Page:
View Full Version : combat shotgun

July 11, 2000, 12:31 PM
I am looking for information on the use of shotguns in combat, WWI, WW2, Vietnam etc,. have tried barnes & noble, and the local public library with no luck, only found technical stuff, make, model, capacity etc. where do i start?

4V50 Gary
July 11, 2000, 11:15 PM
Member Bruce Canfield wrote a book which may interest you. Check out his website at:

James K
July 12, 2000, 10:15 AM
For a start, Winchester 1897 "trench guns" were used to some extent in both WWI and WWII. Winchester Model 12s were used in WWII, and Ithaca Model 37s in Vietnam along with both Winchester models.

Both the Army Air Corps (Army Air Forces) and the Navy used shotguns for training aerial gunners. These were regular commercial shotguns, sometimes purchased "off the shelf." Savage/Stevens sold many of their Model 520 to the Army; these had 20" barrels, but no handguard or bayonet lug.

True combat use can be hard to track down. Most military shotguns were used for training, prisoner guarding, riot control, etc. In addition, there is the fact that using shotguns without jacketed pellets in combat would violate the Hague convention, but this would not have applied in Vietnam, which was technically an insurgency.

I have ordered Bruce Canfield's WWI book but have not yet received it; I am sure he will have a lot on this subject at least as pertains to WWI.



July 13, 2000, 07:46 AM
Quite a few thousand shotguns were sent to Vietnam but mostly they languished in storage . Vietnam usage includes Stevens, High Standard, Ithaca and perhaps a few others also. Quite a few of the Vietnam issue shotguns were also purchased from over the counter stock.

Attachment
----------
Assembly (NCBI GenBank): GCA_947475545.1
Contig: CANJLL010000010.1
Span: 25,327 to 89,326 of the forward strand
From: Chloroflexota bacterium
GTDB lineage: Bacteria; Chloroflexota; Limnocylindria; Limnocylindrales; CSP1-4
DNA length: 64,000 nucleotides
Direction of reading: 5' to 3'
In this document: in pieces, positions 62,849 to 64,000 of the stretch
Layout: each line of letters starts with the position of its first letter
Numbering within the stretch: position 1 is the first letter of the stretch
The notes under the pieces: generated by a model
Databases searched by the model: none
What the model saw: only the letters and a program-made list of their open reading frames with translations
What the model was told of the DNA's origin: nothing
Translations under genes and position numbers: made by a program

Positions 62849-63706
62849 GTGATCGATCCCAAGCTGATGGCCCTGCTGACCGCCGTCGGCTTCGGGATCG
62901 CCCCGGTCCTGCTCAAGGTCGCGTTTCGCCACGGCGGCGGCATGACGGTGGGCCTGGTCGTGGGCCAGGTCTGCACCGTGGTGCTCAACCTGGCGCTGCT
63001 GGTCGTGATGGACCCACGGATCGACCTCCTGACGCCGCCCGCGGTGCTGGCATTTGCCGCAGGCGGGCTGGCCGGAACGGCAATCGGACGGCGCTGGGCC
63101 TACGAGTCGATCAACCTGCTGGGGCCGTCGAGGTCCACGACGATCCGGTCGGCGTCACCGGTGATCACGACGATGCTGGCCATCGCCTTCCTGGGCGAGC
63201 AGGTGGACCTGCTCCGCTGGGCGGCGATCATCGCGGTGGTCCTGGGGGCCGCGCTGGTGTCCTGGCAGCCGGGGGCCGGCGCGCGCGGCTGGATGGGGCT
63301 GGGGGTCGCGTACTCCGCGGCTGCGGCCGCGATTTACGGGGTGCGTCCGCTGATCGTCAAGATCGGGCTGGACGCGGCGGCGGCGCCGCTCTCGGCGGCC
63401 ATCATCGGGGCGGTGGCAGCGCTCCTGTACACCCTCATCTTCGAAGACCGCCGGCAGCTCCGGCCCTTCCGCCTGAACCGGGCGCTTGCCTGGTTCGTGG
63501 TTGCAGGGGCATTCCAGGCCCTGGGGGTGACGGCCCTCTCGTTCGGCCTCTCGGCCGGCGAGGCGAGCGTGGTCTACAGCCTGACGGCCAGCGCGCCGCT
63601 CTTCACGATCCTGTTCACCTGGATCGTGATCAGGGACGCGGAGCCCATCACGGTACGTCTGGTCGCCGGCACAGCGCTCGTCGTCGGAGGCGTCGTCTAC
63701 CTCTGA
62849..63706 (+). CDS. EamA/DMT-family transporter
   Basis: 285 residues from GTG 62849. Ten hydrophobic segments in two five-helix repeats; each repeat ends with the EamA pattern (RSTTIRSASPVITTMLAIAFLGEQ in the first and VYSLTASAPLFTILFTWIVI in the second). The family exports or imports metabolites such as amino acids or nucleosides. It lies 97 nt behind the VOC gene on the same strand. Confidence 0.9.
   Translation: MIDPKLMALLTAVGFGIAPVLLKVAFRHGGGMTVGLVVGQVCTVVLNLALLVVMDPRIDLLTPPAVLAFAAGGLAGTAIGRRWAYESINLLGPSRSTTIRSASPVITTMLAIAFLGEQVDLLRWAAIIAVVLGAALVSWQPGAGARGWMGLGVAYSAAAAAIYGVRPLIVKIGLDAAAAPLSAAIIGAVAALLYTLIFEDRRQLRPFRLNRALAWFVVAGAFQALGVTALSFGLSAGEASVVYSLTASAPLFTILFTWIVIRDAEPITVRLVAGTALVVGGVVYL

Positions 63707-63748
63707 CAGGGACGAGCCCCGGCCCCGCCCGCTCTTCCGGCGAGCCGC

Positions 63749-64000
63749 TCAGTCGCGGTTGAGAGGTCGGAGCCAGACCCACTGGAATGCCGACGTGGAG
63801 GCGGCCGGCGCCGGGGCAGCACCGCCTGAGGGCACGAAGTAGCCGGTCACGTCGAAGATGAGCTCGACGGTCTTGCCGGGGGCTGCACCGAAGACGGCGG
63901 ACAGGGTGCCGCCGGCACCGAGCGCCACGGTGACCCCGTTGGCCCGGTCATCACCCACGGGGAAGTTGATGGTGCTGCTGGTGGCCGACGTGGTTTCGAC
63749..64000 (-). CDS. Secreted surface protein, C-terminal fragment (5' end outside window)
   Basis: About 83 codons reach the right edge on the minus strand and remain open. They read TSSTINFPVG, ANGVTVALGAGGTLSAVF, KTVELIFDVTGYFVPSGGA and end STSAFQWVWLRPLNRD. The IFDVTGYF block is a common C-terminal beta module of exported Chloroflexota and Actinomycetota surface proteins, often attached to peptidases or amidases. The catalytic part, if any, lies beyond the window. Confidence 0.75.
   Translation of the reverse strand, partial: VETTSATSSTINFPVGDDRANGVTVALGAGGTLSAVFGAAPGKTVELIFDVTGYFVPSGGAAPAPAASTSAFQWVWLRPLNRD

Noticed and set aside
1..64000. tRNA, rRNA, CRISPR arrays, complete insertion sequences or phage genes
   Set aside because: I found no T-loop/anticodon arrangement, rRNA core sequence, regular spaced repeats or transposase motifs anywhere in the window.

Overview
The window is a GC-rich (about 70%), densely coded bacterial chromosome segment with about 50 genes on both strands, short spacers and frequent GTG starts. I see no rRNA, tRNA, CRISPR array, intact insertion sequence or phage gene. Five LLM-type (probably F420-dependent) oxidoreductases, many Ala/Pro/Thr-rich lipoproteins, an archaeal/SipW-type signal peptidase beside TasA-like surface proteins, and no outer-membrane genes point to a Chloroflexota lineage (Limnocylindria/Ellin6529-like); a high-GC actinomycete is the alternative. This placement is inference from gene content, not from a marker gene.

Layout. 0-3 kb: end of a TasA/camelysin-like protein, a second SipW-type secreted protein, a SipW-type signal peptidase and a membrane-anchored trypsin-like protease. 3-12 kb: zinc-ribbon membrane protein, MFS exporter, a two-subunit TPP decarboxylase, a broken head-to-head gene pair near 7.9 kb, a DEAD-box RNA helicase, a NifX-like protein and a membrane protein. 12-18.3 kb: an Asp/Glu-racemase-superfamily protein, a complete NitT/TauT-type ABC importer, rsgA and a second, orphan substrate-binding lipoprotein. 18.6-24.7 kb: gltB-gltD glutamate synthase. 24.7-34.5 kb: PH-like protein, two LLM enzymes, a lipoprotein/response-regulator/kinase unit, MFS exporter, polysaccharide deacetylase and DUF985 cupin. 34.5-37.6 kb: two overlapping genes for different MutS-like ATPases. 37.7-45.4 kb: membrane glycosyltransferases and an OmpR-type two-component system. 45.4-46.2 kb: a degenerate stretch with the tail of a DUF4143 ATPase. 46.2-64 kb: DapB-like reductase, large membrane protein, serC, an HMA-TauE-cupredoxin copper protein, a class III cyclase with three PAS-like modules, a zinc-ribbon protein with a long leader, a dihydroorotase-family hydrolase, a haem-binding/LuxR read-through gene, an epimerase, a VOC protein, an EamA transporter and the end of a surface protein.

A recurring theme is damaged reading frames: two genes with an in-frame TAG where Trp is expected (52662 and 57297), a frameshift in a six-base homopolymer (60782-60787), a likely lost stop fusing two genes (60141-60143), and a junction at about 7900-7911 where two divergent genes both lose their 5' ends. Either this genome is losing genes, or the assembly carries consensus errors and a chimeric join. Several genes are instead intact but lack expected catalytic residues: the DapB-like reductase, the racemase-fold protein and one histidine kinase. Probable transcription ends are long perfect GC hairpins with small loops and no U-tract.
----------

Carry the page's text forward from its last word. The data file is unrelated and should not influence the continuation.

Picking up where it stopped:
July 14, 2000, 08:25 PM
I dont know much about combat shotguns used in wars, but it is interesting.

July 16, 2000, 05:16 PM
I am pretty sure that both "riot gun" and "trench gun" shotguns were issued, at least in WW1 and probably WW2. The riot guns do not have the ventilated handguard (and, IIRC, also do not have the bayonet lug -- could be wrong about that, though).

July 16, 2000, 08:38 PM
Don't forget the use of the Browning semi auto in the Malaya campaign (1948-1960). The SAS used them to good effectiveness, one in particular was a troop named Bob Turnbull. The SAS cut the barrel down for close in work, as Malaya is pretty darn thick to fight in. I found that reference in a book called Combat Guns, bought around 13 years ago, I think that it was British. The Osprey series on that war was also informative.

July 17, 2000, 07:23 AM
JNewell, you're correct in that riot shotguns and trench shotguns were separate weapons. Riot shotguns as a rule did not have bayonet lugs or ventilated handguards whilst trench weapons did. The riot models were targeted to prison guards, armored car companies, bank guards and basically any civilian use of a utility shotgun. Most of the bigger name makers made riot models while some also made trench models. Most of the riot and/or trench models were utilitarian but there were exceptions. Quite a few of the WWII military shotguns were bought over the counter and can be found with factory engraving, checkered wood etc. Also Ithaca for quite some time just pulled standard Model 37s off the line and built their riot models out of them. Thus they have the engraving etc.

July 17, 2000, 03:20 PM
Try droping Col Cooper a line. IIRC, he wrote something about deflecting incoming handgrenades with 00 Buckshot.

If the priority of the archive over witnes accounts is given up, history ceases to be a science and becomes an art.